By Ramna Shahzad
Eleven-hour work days, countless meetings and dozens of obligatory work events – it doesn’t sound like the ideal job to most people. But for the Queen’s Park interns, it’s a dream job.

The Ontario Legislature Internship Program (OLIP) is less like an internship and more like a full-time job. Ten graduates with exceptional academic and career backgrounds are placed in a demanding and fast-paced political environment where they  become part of the inner workings of Queen’s Park.

Throughout the year, the interns provide support to MPPs as highly qualified assistants. Each intern is placed with two MPPs per year. These placements include everything from historical or political research, writing speeches, setting up meetings and attending events with major political figures. As political staffers at Queen’s Park, the interns attend many receptions and events, many specifically for the interns.

“To be able to go to a reception and speak to the Premier (Kathleen Wynne) or Tim Hudak or Andrea Horwath – it’s incredible the type of access we get,” says Aaron Denhartog, a current intern and York university political science graduate.

Taylor Lew says being and intern opens up a lot of doors. “During orientation, we had meetings with many accomplished people from diverse backgrounds. For example, we met with all the party leaders, the independent officers, and of course, our incredible sponsors,”  says Lew, who has an honours BA in international relations  from the University of Toronto. “It’s key to always have your business cards on hand.”

Becoming an intern is a highly competitive process, involving 200 to 250 applicants, who may hold degrees in various disciplines, such as history, journalism, English, philosophy and chemistry.  They all share an interest in politics; they  must all have and demonstrate  knowledge and understanding of the legislature, says Henry Jacek , the program’s  director and the chair of the selection committee.

“We try not to give too much of an edge to masters students,” Jacek says. “But it’s getting harder because the number and quality of applicants who have masters degrees has gone up dramatically.” Usually, half of the successful interns have post-graduate degrees.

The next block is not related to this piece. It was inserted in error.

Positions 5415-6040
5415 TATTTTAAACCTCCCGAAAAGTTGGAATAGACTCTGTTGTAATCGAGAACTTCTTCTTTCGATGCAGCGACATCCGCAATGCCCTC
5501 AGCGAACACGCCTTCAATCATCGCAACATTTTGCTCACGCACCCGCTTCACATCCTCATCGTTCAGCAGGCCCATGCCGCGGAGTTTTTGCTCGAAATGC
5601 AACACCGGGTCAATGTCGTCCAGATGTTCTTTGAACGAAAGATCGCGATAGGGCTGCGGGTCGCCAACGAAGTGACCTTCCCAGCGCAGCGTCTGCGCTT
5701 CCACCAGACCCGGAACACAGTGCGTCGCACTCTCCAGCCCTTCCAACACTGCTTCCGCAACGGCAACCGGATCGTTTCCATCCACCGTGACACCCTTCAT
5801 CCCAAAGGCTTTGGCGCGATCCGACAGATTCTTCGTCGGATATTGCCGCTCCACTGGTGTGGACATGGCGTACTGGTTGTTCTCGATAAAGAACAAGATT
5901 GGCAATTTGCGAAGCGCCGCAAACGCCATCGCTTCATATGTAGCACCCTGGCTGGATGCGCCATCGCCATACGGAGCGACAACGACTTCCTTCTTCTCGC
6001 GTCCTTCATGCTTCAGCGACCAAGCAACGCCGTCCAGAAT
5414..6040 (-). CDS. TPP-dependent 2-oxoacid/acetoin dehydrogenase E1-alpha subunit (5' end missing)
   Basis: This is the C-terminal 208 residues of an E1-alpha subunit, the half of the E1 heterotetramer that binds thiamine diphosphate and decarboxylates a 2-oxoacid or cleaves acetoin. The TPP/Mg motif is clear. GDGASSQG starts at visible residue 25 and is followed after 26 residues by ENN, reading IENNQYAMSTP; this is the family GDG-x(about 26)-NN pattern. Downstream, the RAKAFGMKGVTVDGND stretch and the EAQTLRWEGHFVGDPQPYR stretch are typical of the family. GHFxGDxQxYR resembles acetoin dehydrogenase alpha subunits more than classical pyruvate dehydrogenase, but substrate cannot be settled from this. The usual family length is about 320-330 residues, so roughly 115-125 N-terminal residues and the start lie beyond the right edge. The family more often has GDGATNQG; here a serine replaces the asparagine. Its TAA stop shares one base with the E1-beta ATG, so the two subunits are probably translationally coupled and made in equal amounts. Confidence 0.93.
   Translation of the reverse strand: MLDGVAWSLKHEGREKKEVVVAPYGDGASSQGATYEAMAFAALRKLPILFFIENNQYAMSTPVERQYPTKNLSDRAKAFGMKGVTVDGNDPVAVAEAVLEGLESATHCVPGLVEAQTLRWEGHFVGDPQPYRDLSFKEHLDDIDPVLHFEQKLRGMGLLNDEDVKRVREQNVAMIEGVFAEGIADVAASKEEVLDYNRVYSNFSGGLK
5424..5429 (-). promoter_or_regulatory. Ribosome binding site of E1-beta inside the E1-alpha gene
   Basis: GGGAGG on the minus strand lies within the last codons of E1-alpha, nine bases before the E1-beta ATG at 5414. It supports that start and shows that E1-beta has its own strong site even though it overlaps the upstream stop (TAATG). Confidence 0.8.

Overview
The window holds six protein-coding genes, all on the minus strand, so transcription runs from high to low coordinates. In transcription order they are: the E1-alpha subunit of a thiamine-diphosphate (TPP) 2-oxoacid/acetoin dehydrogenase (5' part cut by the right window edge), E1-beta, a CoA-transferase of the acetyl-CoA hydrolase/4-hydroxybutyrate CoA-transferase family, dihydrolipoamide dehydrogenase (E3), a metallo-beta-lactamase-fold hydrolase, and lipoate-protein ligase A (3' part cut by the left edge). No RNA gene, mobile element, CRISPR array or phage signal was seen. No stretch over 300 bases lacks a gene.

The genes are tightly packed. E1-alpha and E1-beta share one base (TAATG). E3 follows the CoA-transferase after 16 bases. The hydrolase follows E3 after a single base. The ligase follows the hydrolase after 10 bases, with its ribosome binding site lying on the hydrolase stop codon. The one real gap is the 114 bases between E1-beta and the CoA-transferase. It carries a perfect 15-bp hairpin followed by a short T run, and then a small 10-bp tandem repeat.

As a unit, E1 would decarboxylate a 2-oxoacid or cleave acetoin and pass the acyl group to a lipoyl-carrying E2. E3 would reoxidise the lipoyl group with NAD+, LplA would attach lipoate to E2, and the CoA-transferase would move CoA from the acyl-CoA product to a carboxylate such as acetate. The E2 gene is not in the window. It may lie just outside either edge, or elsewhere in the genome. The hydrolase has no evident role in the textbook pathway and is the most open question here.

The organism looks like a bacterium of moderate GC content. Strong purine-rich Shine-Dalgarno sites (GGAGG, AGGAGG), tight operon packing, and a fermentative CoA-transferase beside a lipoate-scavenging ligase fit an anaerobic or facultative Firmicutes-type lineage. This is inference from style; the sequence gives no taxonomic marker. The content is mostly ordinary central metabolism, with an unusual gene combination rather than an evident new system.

Mitchell Davidson attended the University of Western Ontario where he completed both his honours BA  and master of arts degree in political science. He is a current intern who is in charge of recruitment for the next batch of interns, contacting schools  to encourage students to apply.  “One of the key things that the program wants is diversity,” he says. “You don’t want an internship program where only certain views or areas are represented. The idea is to take people from all walks of life.”

Andrea Ernesak , who was an intern in 2012-2013, says a benefit from the program is in the relationship-building.  “It’s a tightknit group of people,” says Ernesak. “It’s an awesome professional network but we are all really close personally as well.”

An internship lasts a year – but  it can be a ticket to an interesting career in politics.

In fact, Ernesak’s current position as the legislative assistant to Steven Del Duca, the MPP for Vaughan, was a result of her being hired full-time after her internship.

Igor Delov, who was an intern in 2008-2009, is an executive assistant at the Provincial Building and Construction Trades Council of Ontario. He says the OLIP experience had a decisive impact on getting him his current job. “There’s a lot of crossover between the responsibilities that I have in my current position and the types of things I did as an OLIP intern. You could say it’s almost an extension of the type of work I did before.”

Leslie de Meulles, an intern in 2009-2010, says the internship led to her current job as senior policy adviser in the minister’s office of the Ministry of Northern Development and Mines. She interviewed her current employer, Michael Gravelle, for her academic research paper for the program, and kept an eye open for any openings in the office. “I wouldn’t have the job if it wasn’t for the internship.”

Other internship perks include taking trips to understand different legislation processes. These include Ottawa, Yellowknife and even Britain. The interns are paid $20,000 in stipends, plus additional payments when they complete a draft and final version of an academic paper.

Future plans for the current interns include everything from political staffing, teaching, more graduate studies, law school and even running for office. While nothing is certain, the OLIP experience helps the interns decide whether  political staffing, Queen’s Park and politics in general is the right fit for them.

“I’m excited to come to work every day,” says Denhartog. “It might be a slow day but then there will be late breaking news, something will happen in the legislature and the office will go nuts.”

Davidson says the experience makes it very difficult to leave Queen’s Park. “The type of work we do, whether it’s writing speeches or attending meetings with stakeholders, is pretty meaningful,” he says, “it’s a relatively addictive place to be.”

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